Kevin Hegebarth, Director of Strategic Planning, Witness Systems

Q.  Why is speech analytics important to enterprises?
A.  Every customer contact potentially contains a wealth of information.  During these interactions, customers divulge information about their satisfaction or dissatisfaction with a company's goods and services, provide valuable insights into a company's existing and emerging competitors, offer feedback on a company's marketing campaign and image and offer clues into whether their interactions with the organization's call center agents did or did not satisfactorily address their issues.

With the sheer volume of calls handled by many call centers today, it's simply not possible for managers to listen to each and every conversation to glean these insights.  Further, the data provided by a call center's CRM, ACD, CTI and other systems provides only part of the "big picture."  For this reason, speech analytics technology serves an important role, enabling enterprises to gauge customer satisfaction, competitive pressures, and compliance to policy and procedures.  Having speech analysis software effectively listen to all calls recorded by the enterprise, classify those interactions based on what was said in the conversation, and provide trend data over time is like having thousands of supervisors working around the clock.

Sometimes enterprises know what types of calls they wish to analyze, but they may not know what speech and language patterns best satisfy the analysis criteria.  It's therefore essential that speech analysis also include the capability to mine the recorded conversations to uncover what key words and phrases were most frequently used, even if those words and phrases are not known ahead of time.  This provides an "early warning system" of what's being said that an organization may not have knowledge of in advance.

Speech analysis provides an "outside-in" perspective on a company that may not otherwise be apparent by conducting samples of agent evaluations or customer satisfaction surveys.  It also offers an important complement to agent evaluations and customer satisfaction surveys by collecting information about interactions as they occurred and rationalizing them against those customer surveys and agent evaluations.

Q.  Where do you see this technology going over the next two years?
A.  Natural language speech recognition technology continues to improve in terms of recognition rates and processing speed, which will result in higher confidence results and the ability to process a greater number of interactions without massive hardware expenditures.  This will serve to improve the speech analytics applications built using this technology.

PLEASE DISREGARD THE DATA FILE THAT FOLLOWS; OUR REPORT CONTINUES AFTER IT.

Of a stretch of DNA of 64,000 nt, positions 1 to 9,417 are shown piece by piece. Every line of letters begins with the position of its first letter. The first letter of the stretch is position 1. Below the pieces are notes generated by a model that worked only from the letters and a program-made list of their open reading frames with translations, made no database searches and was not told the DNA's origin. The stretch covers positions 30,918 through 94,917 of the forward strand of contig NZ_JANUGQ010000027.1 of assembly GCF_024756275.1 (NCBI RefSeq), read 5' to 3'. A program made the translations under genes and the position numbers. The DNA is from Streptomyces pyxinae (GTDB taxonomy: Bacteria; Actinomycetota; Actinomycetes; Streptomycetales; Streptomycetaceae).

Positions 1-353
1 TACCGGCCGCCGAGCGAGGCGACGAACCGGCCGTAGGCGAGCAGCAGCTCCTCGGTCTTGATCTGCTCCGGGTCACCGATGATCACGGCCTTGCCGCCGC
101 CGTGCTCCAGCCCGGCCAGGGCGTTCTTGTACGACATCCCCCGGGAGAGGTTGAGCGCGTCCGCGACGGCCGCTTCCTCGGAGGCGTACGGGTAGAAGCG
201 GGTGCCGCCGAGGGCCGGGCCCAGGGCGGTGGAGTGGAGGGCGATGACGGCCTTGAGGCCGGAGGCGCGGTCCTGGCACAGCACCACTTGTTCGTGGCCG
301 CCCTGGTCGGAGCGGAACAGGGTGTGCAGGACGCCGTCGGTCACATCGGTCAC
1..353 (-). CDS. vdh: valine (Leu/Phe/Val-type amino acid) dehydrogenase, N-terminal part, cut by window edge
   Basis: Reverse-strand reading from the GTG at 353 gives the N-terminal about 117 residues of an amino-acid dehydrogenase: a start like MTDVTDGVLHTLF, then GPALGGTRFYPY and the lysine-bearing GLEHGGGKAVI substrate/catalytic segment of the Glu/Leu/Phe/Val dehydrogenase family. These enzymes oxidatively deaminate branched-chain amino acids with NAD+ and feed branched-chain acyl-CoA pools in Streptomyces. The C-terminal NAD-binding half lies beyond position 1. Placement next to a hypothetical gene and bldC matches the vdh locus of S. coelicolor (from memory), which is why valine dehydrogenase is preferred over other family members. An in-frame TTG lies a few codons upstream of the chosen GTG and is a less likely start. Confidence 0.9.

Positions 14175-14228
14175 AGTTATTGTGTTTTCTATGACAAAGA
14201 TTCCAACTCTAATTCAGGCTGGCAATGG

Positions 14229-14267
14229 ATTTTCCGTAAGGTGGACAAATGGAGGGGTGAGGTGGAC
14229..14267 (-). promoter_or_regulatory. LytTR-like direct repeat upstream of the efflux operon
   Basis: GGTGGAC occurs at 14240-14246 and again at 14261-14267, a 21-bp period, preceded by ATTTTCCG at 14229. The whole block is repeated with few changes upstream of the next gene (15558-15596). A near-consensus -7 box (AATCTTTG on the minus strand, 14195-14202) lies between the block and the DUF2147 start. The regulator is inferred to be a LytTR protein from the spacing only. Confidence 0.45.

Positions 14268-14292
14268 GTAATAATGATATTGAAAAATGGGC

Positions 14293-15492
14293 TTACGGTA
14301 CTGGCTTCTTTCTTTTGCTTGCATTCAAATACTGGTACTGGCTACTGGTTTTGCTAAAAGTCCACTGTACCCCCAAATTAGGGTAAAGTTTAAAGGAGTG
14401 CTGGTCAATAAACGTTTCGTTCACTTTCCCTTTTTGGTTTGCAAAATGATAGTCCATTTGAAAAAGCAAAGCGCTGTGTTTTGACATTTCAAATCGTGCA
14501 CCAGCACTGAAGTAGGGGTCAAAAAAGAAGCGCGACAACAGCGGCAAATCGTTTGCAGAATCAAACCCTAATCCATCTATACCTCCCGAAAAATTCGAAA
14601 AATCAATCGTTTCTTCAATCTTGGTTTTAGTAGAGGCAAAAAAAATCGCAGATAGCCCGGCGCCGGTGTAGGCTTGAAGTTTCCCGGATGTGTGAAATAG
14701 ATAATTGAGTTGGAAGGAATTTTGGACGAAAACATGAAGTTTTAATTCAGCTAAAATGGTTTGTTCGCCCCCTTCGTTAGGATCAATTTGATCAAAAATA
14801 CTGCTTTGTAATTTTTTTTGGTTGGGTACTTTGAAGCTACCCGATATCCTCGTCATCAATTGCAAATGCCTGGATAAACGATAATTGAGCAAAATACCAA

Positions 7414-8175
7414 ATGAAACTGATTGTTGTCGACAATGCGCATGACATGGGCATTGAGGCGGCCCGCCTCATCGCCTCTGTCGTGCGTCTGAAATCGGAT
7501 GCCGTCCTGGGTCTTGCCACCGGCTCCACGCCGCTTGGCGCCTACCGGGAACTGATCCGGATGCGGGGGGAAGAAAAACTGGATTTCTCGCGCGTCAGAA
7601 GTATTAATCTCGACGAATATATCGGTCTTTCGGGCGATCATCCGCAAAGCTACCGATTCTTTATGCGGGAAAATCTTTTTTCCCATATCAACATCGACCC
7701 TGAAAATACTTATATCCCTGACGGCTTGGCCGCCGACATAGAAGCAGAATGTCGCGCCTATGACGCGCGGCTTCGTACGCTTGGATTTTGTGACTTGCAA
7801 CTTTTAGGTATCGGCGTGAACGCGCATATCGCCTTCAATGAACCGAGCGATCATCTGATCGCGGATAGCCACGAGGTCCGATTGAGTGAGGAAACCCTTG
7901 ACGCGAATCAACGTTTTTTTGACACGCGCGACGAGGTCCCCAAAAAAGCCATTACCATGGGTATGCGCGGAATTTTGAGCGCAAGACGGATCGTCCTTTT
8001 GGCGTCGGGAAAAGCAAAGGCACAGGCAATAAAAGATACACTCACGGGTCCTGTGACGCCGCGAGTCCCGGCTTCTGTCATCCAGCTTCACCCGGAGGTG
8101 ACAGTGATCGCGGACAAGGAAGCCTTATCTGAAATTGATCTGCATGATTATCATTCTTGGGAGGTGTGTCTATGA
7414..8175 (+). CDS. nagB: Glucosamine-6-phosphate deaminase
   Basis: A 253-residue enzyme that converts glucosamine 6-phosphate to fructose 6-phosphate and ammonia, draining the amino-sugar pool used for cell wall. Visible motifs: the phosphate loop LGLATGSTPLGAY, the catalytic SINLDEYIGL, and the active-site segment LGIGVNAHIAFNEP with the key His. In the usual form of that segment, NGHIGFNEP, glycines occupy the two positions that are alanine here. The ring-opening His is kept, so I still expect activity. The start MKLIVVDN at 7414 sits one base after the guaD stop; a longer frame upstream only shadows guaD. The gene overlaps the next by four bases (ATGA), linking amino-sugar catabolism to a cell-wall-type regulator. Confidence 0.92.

In the near term, three applications appear to have the greatest promise: 

  1. Query-response for pre-determined words and phrases.  Sometimes referred to as word spotting, this application is simply a user, either through a suitable user interface or through some business rules engine, querying the database of recorded interactions for a set of known words and phrases.  The result could be presented as a report or collection of interactions that best meet the search criteria. 
  2. Proactive analysis.  Uses the power of the speech engine to return to the user the most commonly used words and phrases found by analyzing the recordings.  This is helpful in uncovering previously unknown speech trends and can be used to quickly thwart a competitive threat, re-tool a marketing campaign or launch a customer retention program.  Such proactive analysis also can act as a catalyst for creating new product offerings, price bundles or marketing campaigns. 
  3. Trend analysis.  Identifying the relative frequency of certain words or phrases can give enterprises, for example, valuable insight into what their competitors are doing.  For instance, a change in the relative frequency with which a specific customer's name is mentioned, or the relative frequency with which price is mentioned as a reason for terminating service, can alert enterprises of the need to take action quickly.  

Q.  Are there particular vertical markets you believe will adopt speech analytics sooner than other verticals? Why?